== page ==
Water-Related News

Third CFWI rulemaking workshop scheduled

Workshop Information:Wednesday, Sept. 30, 2020 1-3 p.m., via GoToWebinar.com

The Florida Department of Environmental Protection (DEP) has scheduled a third rulemaking workshop Wednesday, Sept. 30, to present new draft rules for consumptive use permitting in the CFWI region.

One of the goals of the Central Florida Water Initiative (CFWI) is to establish consistent rules and regulations for the three water management districts to ensure the region’s current and future water needs are met while protecting the water resources and natural systems.

The workshop will cover rules in Chapter 62-41, which will be adopted into Florida Administrative Code. The workshop agenda and draft rules are posted on the DEP website.

To learn more about the Central Florida Water Initiative, visit the CFWI website: CFWIwater.com

To register for the webinar, please use the link below.

Governor announces $50M in springs funding

On Friday, Sept. 17th, Florida Governor Ron DeSantis announced $50 million for more than 20 statewide springs restoration projects during a press conference in Weeki Wachee.

Among the projects that will be funded are these:

Northwest Florida Water Management District
$1.1 million to extend central sewer service to the Tara Estates neighborhood located north of Marianna, including abandoning septic tanks proximate to the Chipola River.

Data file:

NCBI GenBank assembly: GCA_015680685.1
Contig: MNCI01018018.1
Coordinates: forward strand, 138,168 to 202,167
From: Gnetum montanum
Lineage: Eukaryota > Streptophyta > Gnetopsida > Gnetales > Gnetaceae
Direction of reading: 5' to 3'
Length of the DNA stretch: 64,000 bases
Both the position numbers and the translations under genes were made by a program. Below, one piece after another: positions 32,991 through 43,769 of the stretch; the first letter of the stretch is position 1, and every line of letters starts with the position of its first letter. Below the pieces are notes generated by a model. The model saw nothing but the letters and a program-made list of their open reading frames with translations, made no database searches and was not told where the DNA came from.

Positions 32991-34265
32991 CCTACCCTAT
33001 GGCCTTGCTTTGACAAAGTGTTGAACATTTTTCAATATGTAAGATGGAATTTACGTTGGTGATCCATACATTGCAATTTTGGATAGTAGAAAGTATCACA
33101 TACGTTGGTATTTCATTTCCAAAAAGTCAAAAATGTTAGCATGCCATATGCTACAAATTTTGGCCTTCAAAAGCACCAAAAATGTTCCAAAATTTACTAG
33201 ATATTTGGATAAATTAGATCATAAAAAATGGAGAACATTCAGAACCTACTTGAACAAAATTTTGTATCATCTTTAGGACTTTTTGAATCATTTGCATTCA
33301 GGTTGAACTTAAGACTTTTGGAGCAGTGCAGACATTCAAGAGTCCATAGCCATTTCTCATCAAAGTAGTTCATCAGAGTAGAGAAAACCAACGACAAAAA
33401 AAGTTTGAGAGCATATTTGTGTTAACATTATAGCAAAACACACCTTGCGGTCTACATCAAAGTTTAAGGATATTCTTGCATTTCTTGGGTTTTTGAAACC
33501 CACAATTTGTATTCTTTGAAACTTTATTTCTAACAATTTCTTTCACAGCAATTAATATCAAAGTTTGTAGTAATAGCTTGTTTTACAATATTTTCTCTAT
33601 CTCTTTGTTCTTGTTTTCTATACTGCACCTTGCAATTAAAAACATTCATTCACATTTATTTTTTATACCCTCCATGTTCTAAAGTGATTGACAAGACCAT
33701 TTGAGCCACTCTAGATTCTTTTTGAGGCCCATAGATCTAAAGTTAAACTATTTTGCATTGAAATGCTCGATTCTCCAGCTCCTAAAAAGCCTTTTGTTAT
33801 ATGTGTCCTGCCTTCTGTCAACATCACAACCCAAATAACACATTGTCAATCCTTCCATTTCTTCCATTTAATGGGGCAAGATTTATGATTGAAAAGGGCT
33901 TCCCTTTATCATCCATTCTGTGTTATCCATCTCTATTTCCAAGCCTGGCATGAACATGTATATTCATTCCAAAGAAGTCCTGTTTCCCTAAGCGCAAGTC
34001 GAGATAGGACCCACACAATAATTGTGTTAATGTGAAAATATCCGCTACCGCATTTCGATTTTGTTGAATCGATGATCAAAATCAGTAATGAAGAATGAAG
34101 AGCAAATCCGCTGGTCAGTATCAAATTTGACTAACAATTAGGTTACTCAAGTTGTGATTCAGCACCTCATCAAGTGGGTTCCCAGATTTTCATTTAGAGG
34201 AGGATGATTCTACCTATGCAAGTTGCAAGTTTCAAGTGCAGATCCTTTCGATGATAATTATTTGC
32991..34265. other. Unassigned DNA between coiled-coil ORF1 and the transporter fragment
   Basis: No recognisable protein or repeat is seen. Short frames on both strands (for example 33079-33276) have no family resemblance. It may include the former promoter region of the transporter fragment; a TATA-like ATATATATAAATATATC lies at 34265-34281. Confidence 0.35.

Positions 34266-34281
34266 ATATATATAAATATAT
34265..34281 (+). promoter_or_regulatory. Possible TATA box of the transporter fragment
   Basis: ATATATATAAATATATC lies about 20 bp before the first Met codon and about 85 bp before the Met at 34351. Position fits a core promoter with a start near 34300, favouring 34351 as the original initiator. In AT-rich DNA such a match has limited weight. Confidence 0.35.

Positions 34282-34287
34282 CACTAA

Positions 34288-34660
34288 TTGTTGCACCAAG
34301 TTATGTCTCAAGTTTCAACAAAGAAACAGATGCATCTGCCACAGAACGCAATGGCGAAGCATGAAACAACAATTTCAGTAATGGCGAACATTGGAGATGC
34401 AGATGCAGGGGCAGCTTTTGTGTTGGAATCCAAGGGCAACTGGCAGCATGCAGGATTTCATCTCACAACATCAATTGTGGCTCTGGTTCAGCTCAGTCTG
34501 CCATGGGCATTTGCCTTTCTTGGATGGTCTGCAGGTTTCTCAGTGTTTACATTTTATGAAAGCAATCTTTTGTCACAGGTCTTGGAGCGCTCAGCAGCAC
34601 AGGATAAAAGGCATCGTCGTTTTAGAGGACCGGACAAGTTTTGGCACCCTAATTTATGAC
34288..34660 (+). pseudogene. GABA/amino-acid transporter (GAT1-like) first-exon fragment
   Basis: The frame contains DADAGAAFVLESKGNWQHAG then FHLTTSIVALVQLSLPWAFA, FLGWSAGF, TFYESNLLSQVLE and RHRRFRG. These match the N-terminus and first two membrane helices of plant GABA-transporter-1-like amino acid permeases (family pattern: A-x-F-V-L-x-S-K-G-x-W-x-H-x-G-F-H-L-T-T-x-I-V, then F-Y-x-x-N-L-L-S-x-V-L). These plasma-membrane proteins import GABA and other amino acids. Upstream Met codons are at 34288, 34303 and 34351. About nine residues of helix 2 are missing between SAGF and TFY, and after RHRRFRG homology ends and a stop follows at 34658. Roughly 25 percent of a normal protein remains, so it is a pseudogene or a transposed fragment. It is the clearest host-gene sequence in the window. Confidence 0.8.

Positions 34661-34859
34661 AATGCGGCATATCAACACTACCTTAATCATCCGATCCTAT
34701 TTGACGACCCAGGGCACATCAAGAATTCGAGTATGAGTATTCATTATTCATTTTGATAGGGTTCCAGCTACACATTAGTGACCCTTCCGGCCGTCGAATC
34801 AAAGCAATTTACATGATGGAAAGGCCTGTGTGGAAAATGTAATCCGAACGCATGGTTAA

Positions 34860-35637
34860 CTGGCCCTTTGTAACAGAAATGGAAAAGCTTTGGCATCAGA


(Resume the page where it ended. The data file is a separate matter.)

Southwest Florida Water Management District
A total of more than $8.3 million for projects in Marion County that will help protect Rainbow Springs, including Burkitt Road Septic to Sewer, Northwest Regional Wastewater Treatment Plant Expansion, Oak Bend I-75 Water Quality Improvement and the 180th Avenue Package Plant Abatement.

St. Johns River Water Management District
$1.1 million for the Apopka West Reuse Storage Facility and Reclaimed Water Extension project that will provide nearly 3.48 million gallons per day of reclaimed water, benefiting Wekiwa and Rock springs.

Suwannee River Water Management District
A total of more than $2.3 million for the acquisition of more than 3,600 acres of land to protect springs in Columbia County Grasslands (Ichetucknee Springs), Devil’s Ear Springs Recharge (Ginnie Springs Group), Santa Fe Springs and Sawdust Spring (Sawdust and Devil’s Ear springs). The acquisition of these lands will help improve aquifer recharge potential, enhance recreational opportunities and protect native species.

EPA allocates $1M to help USF study harmful algal blooms

The U.S. Environmental Protection Agency (EPA) is sending $1 million to the University of South Florida to help study methods to control harmful algal blooms (HAB).

The USF study aims to look at “nutrient treatment technologies” to help manage those blooms inside Lake Okeechobee.

On Thursday, the EPA announced nearly $6.5 million in funding for seven different research institutions across the country to help study mitigation efforts.

“Harmful algal blooms are a serious and persistent problem across all 50 states that can have severe impacts on human health, the environment, and the economy,” said EPA Administrator Andrew Wheeler in a release on the grant funds.